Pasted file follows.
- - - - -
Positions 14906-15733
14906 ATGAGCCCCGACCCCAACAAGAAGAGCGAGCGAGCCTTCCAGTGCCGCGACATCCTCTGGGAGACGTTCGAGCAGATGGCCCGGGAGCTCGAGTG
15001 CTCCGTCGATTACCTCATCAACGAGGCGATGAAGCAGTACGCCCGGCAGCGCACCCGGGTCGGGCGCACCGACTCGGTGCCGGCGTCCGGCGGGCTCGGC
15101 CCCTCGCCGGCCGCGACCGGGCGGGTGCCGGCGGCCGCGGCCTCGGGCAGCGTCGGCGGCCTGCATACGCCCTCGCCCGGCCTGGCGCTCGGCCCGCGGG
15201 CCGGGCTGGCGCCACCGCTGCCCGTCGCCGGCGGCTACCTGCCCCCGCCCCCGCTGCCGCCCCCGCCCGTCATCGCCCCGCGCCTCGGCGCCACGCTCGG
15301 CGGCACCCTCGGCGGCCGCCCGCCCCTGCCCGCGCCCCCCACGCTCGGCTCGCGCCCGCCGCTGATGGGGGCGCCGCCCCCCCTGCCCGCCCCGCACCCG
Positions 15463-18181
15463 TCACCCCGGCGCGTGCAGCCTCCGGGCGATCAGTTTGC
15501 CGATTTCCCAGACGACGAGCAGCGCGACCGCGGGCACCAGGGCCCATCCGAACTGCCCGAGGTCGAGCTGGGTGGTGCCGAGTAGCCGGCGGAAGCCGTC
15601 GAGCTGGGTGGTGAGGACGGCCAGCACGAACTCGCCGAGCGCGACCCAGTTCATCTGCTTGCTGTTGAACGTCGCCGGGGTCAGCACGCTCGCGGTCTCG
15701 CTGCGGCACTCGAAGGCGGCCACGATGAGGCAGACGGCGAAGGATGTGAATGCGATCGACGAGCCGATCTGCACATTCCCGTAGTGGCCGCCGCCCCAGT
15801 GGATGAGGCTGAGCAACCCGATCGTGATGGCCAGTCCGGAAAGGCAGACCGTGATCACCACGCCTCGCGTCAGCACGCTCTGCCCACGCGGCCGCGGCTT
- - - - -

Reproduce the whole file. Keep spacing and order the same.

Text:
Positions 14906-15733
14906 ATGAGCCCCGACCCCAACAAGAAGAGCGAGCGAGCCTTCCAGTGCCGCGACATCCTCTGGGAGACGTTCGAGCAGATGGCCCGGGAGCTCGAGTG
15001 CTCCGTCGATTACCTCATCAACGAGGCGATGAAGCAGTACGCCCGGCAGCGCACCCGGGTCGGGCGCACCGACTCGGTGCCGGCGTCCGGCGGGCTCGGC
15101 CCCTCGCCGGCCGCGACCGGGCGGGTGCCGGCGGCCGCGGCCTCGGGCAGCGTCGGCGGCCTGCATACGCCCTCGCCCGGCCTGGCGCTCGGCCCGCGGG
15201 CCGGGCTGGCGCCACCGCTGCCCGTCGCCGGCGGCTACCTGCCCCCGCCCCCGCTGCCGCCCCCGCCCGTCATCGCCCCGCGCCTCGGCGCCACGCTCGG
15301 CGGCACCCTCGGCGGCCGCCCGCCCCTGCCCGCGCCCCCCACGCTCGGCTCGCGCCCGCCGCTGATGGGGGCGCCGCCCCCCCTGCCCGCCCCGCACCCG
Positions 15463-18181
15463 TCACCCCGGCGCGTGCAGCCTCCGGGCGATCAGTTTGC
15501 CGATTTCCCAGACGACGAGCAGCGCGACCGCGGGCACCAGGGCCCATCCGAACTGCCCGAGGTCGAGCTGGGTGGTGCCGAGTAGCCGGCGGAAGCCGTC
15601 GAGCTGGGTGGTGAGGACGGCCAGCACGAACTCGCCGAGCGCGACCCAGTTCATCTGCTTGCTGTTGAACGTCGCCGGGGTCAGCACGCTCGCGGTCTCG
15701 CTGCGGCACTCGAAGGCGGCCACGATGAGGCAGACGGCGAAGGATGTGAATGCGATCGACGAGCCGATCTGCACATTCCCGTAGTGGCCGCCGCCCCAGT
15801 GGATGAGGCTGAGCAACCCGATCGTGATGGCCAGTCCGGAAAGGCAGACCGTGATCACCACGCCTCGCGTCAGCACGCTCTGCCCACGCGGCCGCGGCTT